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Visit with Uncleweed

January 29, 2007

Uncleweed and his gal Lisa just left the homestead here in sunny downtown Pe Ell, driving North back to Vancouver, B.C.. Western Washington has shown it can have a few days of nice weather in the middle of Winter. We’ve been sitting on the back-porch, absorbing the sun, about the struggles the hemp industry has faced over the past 10 years. The main question we asked each other was: When will the U.S. farmer be permitted to grow hemp?

Vote-Hemp has a plan for those who support the farmers of North Dakota. North Dakota being the first State in the Union to conditionally allow hemp farming. The main caveat being, the farmer gaining permission from the state must first be granted permission from the Federal Government’s maze of bureaucratic lunacy.

The Federal Drug Enforcement Agency, the law enforcement arm of the Federal Drug Administration, has the right to refuse the request of American farmers to grow hemp. This is a $3400 non-refundable permit application fee. Vote-Hemp is asking it’s supporters to come up with the money the pay the non-refundable permit application fee for one, two, or several North Dakota farmers, expecting the permit applications to be rejected, so a lengthy court battle can ensue.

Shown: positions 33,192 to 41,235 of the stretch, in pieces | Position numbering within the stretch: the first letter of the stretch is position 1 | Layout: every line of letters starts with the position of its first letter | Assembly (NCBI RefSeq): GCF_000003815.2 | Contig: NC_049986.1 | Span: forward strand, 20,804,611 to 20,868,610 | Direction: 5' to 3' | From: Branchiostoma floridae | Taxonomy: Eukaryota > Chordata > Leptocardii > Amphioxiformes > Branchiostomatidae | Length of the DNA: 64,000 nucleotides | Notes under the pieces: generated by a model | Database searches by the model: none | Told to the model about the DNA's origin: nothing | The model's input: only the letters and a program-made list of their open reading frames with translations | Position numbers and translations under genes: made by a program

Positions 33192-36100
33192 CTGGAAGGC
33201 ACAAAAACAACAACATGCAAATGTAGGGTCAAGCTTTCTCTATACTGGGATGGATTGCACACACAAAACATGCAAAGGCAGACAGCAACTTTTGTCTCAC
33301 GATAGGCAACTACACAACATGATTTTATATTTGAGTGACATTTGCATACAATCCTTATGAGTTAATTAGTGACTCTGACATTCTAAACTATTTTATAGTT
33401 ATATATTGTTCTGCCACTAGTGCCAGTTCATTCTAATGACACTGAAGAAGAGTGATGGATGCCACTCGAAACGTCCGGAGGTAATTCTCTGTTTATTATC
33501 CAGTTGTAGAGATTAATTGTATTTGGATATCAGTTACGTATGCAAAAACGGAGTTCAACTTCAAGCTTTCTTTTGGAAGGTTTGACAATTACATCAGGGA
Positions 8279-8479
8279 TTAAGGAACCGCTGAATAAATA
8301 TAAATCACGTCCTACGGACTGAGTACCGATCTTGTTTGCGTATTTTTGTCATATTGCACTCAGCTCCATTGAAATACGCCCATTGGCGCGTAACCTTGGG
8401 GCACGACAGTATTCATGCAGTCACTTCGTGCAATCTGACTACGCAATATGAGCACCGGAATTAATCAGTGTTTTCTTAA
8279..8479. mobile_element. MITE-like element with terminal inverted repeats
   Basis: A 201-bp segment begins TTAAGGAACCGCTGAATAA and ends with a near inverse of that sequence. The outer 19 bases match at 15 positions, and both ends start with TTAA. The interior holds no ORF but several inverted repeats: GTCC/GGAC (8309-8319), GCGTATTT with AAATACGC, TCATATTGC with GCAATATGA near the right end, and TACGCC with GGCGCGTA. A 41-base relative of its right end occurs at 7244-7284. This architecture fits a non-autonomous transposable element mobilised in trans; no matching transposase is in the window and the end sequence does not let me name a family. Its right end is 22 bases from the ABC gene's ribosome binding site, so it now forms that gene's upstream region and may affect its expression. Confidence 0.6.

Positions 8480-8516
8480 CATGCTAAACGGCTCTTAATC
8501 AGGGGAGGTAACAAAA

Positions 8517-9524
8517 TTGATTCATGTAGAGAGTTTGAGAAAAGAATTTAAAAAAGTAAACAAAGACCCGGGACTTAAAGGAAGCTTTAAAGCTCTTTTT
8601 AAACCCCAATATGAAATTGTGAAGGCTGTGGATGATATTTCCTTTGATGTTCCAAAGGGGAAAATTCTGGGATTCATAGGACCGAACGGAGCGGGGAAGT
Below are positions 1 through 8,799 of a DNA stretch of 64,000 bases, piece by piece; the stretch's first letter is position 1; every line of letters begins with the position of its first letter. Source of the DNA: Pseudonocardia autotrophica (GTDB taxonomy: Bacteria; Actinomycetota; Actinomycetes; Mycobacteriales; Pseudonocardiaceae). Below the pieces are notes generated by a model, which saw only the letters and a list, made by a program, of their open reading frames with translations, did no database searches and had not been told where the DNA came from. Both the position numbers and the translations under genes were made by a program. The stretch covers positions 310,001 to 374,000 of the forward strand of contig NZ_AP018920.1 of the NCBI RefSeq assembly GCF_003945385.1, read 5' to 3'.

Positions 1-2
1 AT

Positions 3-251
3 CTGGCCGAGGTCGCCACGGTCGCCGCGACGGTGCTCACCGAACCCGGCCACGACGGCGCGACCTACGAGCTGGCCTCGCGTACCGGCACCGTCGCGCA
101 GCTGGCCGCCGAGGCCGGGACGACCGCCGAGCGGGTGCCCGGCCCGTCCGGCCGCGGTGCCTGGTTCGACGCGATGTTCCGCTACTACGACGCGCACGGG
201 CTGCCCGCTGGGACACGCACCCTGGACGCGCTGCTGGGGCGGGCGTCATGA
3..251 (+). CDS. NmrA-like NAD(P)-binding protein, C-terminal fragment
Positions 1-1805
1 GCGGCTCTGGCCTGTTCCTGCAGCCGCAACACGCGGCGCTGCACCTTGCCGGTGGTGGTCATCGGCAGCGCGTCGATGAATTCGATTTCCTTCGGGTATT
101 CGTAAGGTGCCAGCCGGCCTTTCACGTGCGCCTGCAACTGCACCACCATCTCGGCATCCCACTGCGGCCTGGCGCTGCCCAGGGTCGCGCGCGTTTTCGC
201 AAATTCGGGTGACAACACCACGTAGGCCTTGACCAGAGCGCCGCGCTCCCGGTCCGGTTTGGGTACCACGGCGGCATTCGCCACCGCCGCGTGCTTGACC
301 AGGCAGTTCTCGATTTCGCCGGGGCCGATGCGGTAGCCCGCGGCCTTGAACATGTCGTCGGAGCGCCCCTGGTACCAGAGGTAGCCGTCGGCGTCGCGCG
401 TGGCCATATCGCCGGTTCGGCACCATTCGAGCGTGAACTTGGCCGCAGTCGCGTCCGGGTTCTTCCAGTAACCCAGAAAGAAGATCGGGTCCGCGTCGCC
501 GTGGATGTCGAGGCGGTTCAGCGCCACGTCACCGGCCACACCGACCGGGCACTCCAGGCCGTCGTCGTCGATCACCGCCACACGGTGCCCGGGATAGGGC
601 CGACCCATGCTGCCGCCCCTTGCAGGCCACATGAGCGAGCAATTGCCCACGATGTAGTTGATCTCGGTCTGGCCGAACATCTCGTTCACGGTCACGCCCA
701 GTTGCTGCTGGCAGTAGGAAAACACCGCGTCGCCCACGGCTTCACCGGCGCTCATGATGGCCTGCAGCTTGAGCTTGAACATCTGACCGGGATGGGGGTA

To Vote-Hemp’s credit, nearly the same thing happened with the “import of seed” question. To me, that situation was more defined by statute, saying yes we could import sterile seed into this country legally. Where-as we are dealing with law that says you can not grow hemp in the U.S.. We must change the law and you can’t do that in the court room.

Congress is the only place our plight can be resolved. I encourage all who care about the rights of law abiding farmers to grow hemp for food and fiber, call your representatives from your local city council member, State Reps and Senators, to the powers to be in the Federal government ,

{Interesting Aside} Alternative energy has been getting a lot of play on the media. I have been hearing the term (cellulistic bio-fuels). Not being of a scientific background, I have done some research into the idea of converting plant cellulose to liquid energy. Cool, so what plant could we grow that will provide the most cellulose per acre with our soil / climate conditions? Do the research, I did. Hemp Ed

One Comment leave one →
  1. February 1, 2007 4:11 pm

    Yo Hemp Ed…

    I agree…change will not come through the courts…nor as long as the various groups involved on our side pursue their own agendas. Keeping the opposition divided is a common tactic and works to limit the overall effectiveness of each faction. In other words, real progress will not be made until the medical, recreational, and industrial groups combine their resources and focus on the primary issue involved – legalization.

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